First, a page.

The Treasury market has been on a tear in recent days, beginning in earnest as Senate leaders announced a deal Wednesday to reopen the government through January and allow the Treasury to continue borrowing through February. The benchmark 10-year note 10_YEAR 0.00% yield, which falls as prices rise, is down roughly 15 basis points from its close on Tuesday, on track for its lowest closing yield since August. Strategists say yields are likely to stay in this range in the near term, in contrast to the sharp yield climb that characterized much of the summer.
“We’re pretty comfortable saying the 10-year won’t see 3% this year. At this stage, the September yield peak will be the high of the year,” said Ian Lyngen, senior rates strategist at CRT Capital Group.
Treasury yields, which serve as benchmark rates, push lower when economic and political uncertainty prompt investors to buy into the security of the government debt market. When the Congressional standoff came to a close this week, strategists thought yields would rise as the abating political uncertainty turned investor attention away from Treasurys and back toward riskier assets. But yields made a U-turn and moved in the opposite direction, catching many market participants by surprise. It’s one sign that the debt ceiling debate had simply masked, and possibly contributed to, a slowdown in economic growth.
Before looking at the chart, let's review some bond market basics. In theory, bond prices are near their highest (and yields the lowest) right at the end of a recession. At this point in the economic cycle inflation is at its lowest and equities are offering weak capital gains potential. So, investors are looking more for the "sure thing" -- interest payments, which are more attractive because the bite of inflation is so low. As the economy expands, investors leave bonds for riskier assets, lowering bond prices and thereby increasing bond yields. One of the more difficult part of looking at the markets during this expansion has been the Fed's QE program, which have put a permanent bid in the bond market, thereby skewing the predictive power of this market action. However, with the Fed talking of tapering its QE program, one could argue we're seeing a return of the predictive power of the bond market.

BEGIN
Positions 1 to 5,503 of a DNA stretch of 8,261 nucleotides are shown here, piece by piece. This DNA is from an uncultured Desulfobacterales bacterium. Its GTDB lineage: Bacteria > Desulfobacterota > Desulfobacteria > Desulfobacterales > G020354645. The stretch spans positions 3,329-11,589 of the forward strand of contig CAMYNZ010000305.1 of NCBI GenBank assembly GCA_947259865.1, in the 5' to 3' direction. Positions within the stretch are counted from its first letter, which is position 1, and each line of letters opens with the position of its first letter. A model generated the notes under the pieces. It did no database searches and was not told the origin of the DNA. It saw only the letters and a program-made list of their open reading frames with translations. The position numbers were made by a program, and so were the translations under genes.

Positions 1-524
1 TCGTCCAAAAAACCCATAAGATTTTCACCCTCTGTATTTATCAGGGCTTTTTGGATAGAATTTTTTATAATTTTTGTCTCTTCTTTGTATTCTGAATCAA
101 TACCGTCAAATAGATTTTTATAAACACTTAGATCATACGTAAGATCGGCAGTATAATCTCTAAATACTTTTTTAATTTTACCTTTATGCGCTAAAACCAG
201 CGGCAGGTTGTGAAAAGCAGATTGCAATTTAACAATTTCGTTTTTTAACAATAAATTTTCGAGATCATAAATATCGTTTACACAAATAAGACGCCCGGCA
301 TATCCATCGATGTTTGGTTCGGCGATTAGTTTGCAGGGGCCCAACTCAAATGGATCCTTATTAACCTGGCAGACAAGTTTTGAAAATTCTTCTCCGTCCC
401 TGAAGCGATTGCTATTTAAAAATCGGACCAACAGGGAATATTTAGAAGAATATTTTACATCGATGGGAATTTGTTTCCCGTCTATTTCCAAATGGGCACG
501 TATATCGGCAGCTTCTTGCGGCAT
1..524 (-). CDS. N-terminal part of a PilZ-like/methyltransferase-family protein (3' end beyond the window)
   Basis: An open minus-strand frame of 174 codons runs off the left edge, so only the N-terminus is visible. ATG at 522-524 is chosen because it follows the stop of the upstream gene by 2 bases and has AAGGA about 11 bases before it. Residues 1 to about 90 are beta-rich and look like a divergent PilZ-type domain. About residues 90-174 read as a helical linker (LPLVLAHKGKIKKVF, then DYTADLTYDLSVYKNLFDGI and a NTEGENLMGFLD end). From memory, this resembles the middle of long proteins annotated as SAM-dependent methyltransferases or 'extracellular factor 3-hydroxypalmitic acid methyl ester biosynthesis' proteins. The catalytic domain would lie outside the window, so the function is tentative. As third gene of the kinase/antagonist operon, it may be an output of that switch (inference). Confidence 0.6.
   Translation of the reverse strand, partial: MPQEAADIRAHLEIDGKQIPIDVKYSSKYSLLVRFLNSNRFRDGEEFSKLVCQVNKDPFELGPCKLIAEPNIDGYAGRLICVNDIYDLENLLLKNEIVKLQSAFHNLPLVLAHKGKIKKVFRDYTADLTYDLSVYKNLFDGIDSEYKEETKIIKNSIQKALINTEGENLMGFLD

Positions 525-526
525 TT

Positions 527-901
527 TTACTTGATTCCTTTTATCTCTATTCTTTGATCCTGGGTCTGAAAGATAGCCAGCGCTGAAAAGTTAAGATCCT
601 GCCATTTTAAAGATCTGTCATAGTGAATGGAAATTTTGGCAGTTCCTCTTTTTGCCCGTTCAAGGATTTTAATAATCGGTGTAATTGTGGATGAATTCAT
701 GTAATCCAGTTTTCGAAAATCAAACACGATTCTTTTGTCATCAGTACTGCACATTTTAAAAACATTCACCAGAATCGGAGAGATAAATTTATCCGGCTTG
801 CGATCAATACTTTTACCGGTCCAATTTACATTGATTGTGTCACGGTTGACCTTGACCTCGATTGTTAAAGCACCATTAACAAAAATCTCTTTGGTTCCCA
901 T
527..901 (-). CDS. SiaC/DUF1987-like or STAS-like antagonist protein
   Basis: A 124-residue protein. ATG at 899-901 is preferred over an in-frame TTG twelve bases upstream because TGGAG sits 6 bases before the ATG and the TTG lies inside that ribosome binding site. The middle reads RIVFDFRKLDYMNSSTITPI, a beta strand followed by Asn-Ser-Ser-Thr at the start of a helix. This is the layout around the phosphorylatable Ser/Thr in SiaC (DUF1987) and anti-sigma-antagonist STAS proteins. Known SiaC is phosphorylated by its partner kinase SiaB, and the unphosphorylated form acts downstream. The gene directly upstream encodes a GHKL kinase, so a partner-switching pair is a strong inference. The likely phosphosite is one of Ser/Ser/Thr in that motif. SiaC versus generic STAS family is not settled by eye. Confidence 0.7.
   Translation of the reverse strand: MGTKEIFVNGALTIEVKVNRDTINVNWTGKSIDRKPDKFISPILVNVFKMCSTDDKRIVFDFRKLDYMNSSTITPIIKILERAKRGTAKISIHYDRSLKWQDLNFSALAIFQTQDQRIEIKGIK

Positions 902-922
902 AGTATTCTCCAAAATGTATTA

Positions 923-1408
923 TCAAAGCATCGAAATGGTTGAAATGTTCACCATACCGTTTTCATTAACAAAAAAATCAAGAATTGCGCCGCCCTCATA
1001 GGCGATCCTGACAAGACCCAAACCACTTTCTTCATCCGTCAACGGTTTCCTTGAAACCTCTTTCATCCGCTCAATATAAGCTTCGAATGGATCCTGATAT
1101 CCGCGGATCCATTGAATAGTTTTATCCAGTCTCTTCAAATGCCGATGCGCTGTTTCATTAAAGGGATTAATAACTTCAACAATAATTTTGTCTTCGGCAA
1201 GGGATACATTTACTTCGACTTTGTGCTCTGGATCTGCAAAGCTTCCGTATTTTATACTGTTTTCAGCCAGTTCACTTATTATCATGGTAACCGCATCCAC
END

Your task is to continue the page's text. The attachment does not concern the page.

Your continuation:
The Fed began its tapering take in the late Spring, which explains the drop in the IEFs from 108.4 to 98.45, or a drop of 9%. However the bond market caught a bid during the budget showdown, printing a rounding top pattern from mid-September to mid-October. But since the end of the stand-off, bond prices printed a gap and moved higher.
The Marketwatch article continues:
“Since the end of the debt ceiling conflict, the focus has shifted in financial markets to what the economic implications would be,” said Jeffrey Rosenberg, chief investment strategist for fixed income at BlackRock. “And it came at a time when the economy had been slowing down, when there was disappointment in what was at the time heightened expectations of better second half growth.
Rosenberg puts the turning point in economic growth around the beginning of September, when the nonfarm-payrolls report missed expectations. Since then, many indicators have begun to slip.
While not crashing, employment numbers haven't been printing gangbusters growth, either. As the Fed noted in its most recent Beige Book, the expansion continues to be "moderate." Durable goods have been OK as well. And now we have the fiscal drag related to the debt deal shenanigans in Washington.
This week will be the first full trading week post-debt deal. The market action should fill begin to fill in a number of gaps as the week progresses.